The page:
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  36. calendar girl (1,242 comments) says:

    I’m disappointed that NZ’s MSM have given this trial and its outcome such wall-to-wall coverage. It has little connection with this country, other than an accident of geography that the victim was born and grew up here. But she had become a UK resident some years back.

    Let’s be frank: our MSM featured this trial in detail purely for the purpose of sensationalism. That’s the shallowness of standard to which our media have reduced so-called “news” delivered to their NZ readers, viewers and listeners. It helped their cause, naturally, that the victim happened to have been a young, good-looking blond – indeed, without that particular set of ingredients, the story may not have warranted more than a paragraph or two.

    NZers’ irrational and excessive interest in this story merely fuels a further lowering of our already-trash media standards and discrimination. I’m surprised that DPF felt inclined to exacerbate that situation by featuring the Turner – Longley case in his post above. But I respect the fact that he can use his own blog as he pleases.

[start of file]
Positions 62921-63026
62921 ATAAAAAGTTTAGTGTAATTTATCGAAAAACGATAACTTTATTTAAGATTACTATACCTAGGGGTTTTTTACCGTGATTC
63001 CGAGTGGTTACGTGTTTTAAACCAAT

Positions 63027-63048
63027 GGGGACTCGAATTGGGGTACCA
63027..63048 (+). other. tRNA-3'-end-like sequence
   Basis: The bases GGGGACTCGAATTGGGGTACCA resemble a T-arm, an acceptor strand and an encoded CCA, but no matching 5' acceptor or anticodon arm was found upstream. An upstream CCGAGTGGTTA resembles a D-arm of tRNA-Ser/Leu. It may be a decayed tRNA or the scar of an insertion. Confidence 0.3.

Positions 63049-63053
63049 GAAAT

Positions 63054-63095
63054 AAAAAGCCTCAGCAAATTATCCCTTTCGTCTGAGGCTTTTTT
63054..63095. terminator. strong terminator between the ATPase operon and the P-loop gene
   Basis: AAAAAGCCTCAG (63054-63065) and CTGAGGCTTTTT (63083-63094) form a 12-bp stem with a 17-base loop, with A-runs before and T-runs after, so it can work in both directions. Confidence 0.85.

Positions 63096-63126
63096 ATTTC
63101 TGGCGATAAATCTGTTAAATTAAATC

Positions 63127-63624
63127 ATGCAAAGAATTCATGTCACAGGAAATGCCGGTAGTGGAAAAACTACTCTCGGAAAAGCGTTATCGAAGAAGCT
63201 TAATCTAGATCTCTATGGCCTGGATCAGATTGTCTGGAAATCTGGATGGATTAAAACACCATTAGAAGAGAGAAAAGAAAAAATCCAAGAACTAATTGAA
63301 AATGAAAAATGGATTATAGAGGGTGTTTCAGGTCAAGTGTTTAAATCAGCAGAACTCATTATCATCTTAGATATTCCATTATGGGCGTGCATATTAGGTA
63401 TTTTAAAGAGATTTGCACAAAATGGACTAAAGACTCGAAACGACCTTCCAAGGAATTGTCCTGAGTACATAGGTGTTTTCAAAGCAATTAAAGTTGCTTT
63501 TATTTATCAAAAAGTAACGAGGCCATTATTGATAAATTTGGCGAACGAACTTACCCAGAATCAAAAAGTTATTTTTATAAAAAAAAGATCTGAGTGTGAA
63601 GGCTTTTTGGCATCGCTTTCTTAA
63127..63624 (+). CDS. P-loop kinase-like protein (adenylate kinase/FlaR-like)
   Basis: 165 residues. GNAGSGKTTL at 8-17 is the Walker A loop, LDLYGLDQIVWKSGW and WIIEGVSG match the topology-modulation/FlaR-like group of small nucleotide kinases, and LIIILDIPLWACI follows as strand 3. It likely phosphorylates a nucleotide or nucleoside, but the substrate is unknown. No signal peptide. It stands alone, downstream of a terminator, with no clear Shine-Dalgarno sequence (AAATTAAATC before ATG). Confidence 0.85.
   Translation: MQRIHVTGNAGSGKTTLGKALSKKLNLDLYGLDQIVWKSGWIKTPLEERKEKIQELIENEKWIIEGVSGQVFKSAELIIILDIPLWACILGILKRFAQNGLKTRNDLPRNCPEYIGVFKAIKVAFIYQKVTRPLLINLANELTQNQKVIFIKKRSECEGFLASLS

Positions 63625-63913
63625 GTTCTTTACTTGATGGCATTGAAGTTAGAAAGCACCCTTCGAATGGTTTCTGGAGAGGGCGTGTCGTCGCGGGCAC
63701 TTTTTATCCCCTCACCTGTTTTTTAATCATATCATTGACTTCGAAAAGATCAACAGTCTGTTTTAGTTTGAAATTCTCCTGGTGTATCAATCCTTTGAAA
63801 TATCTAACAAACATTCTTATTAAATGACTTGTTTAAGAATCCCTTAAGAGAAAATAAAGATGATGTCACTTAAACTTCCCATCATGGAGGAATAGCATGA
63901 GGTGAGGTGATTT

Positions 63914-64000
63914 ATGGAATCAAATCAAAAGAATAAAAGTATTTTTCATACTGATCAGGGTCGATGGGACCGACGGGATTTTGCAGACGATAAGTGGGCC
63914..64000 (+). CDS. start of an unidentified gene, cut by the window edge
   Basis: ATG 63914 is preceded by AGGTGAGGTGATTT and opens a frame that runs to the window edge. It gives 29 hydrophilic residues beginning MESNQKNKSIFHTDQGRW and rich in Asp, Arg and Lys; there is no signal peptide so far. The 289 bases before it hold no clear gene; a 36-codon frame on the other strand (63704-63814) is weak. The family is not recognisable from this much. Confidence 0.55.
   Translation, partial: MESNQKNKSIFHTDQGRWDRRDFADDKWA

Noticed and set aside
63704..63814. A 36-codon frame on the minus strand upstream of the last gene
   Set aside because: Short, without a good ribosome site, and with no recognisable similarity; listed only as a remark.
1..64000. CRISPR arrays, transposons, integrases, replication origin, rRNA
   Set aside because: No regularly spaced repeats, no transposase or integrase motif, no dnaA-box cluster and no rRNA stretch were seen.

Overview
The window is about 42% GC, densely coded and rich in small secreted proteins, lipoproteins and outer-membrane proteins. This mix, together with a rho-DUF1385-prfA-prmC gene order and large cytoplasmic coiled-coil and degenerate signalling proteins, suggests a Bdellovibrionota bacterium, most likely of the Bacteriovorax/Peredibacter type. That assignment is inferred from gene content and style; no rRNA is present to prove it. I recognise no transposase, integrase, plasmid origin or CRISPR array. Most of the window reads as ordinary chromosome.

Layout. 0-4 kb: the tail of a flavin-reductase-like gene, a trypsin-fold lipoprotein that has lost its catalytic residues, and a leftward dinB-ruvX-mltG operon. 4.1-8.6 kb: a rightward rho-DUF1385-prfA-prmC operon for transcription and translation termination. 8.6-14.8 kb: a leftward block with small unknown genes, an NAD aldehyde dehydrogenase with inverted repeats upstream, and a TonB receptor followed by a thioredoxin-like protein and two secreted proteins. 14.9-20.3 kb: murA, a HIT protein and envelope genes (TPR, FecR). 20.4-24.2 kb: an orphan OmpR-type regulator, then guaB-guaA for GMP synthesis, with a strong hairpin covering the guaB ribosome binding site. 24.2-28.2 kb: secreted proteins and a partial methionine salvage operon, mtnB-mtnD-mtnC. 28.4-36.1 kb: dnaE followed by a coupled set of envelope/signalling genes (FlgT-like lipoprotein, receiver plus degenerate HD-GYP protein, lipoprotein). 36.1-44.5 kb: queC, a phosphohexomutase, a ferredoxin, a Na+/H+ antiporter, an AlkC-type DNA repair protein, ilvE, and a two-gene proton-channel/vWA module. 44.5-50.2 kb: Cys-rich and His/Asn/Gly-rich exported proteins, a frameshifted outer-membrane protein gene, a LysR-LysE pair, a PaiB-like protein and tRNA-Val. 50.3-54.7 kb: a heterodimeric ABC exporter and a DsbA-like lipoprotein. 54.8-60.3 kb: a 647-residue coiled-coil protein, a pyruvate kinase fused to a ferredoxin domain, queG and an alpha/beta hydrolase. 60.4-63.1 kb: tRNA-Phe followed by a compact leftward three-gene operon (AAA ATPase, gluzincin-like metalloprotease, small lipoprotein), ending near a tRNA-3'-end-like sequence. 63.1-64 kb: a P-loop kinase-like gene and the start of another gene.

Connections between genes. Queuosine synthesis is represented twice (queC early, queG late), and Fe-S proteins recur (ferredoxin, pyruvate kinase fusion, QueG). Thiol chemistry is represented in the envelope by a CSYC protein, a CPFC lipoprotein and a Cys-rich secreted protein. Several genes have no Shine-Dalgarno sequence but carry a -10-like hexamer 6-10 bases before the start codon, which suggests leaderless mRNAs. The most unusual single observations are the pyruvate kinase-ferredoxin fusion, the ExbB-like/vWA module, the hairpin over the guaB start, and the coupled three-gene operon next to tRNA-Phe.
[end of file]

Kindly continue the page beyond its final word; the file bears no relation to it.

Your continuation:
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  37. tvb (4,430 comments) says:

    David, he is a kid and a pretty dreadful one at that. At 35 he may not present a risk to society and could be considered for parole. Lets see how he goes. On present form I am not that optimistic but people change especially after age 30.

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  38. shady (246 comments) says:

    Calendar Girl – she grew up in NZ from a young age – and went to Hauraki School (primary), Westlake Girls High and Takapuna Grammar. She went back to the UK to stay with her grandparents in 2010 when she was 16 and was murdered at 17 – a few months later. From what I’ve heard both in the media and here on the Shore, she was mixing with the “wrong” crowd and went to the UK to stay with her grandparents and have a fresh start.

    I’ve been watching the case with interest – both from a parent of daughters of a similar age growing up on the Shore, being a parent and seeing to what extent a parent will go to to protect their child from consequences of their actions. Also the UK court system with regard to procedure and sentencing in comparison to ours.

    Trashy media and discrimination – agree with you there. Sick of reading so called news skewed by lefty lazy journalists.